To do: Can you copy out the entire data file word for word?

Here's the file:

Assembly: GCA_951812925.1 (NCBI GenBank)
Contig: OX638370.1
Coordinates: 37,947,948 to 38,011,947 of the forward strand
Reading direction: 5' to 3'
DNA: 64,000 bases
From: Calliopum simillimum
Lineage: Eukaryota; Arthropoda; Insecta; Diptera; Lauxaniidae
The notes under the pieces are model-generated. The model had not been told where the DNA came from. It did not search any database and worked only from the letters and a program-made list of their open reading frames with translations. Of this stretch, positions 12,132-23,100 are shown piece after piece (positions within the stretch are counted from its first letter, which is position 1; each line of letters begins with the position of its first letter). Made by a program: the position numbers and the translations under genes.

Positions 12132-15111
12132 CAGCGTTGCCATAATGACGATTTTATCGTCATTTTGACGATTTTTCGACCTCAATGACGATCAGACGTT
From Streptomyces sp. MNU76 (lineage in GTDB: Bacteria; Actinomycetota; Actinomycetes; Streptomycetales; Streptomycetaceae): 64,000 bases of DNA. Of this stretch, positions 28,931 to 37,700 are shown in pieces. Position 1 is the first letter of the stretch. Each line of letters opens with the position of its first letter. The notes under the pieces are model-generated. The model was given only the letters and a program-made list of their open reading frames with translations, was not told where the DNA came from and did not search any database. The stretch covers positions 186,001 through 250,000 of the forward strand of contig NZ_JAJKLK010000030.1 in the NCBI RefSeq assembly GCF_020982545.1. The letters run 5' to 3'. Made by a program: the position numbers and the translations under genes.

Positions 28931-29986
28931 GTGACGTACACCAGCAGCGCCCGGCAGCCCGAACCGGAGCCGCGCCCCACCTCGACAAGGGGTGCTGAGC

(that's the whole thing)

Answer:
Assembly: GCA_951812925.1 (NCBI GenBank)
Contig: OX638370.1
Coordinates: 37,947,948 to 38,011,947 of the forward strand
Reading direction: 5' to 3'
DNA: 64,000 bases
From: Calliopum simillimum
Lineage: Eukaryota; Arthropoda; Insecta; Diptera; Lauxaniidae
The notes under the pieces are model-generated. The model had not been told where the DNA came from. It did not search any database and worked only from the letters and a program-made list of their open reading frames with translations. Of this stretch, positions 12,132-23,100 are shown piece after piece (positions within the stretch are counted from its first letter, which is position 1; each line of letters begins with the position of its first letter). Made by a program: the position numbers and the translations under genes.

Positions 12132-15111
12132 CAGCGTTGCCATAATGACGATTTTATCGTCATTTTGACGATTTTTCGACCTCAATGACGATCAGACGTT
From Streptomyces sp. MNU76 (lineage in GTDB: Bacteria; Actinomycetota; Actinomycetes; Streptomycetales; Streptomycetaceae): 64,000 bases of DNA. Of this stretch, positions 28,931 to 37,700 are shown in pieces. Position 1 is the first letter of the stretch. Each line of letters opens with the position of its first letter. The notes under the pieces are model-generated. The model was given only the letters and a program-made list of their open reading frames with translations, was not told where the DNA came from and did not search any database. The stretch covers positions 186,001 through 250,000 of the forward strand of contig NZ_JAJKLK010000030.1 in the NCBI RefSeq assembly GCF_020982545.1. The letters run 5' to 3'. Made by a program: the position numbers and the translations under genes.

Positions 28931-29986
28931 GTGACGTACACCAGCAGCGCCCGGCAGCCCGAACCGGAGCCGCGCCCCACCTCGACAAGGGGTGCTGAGC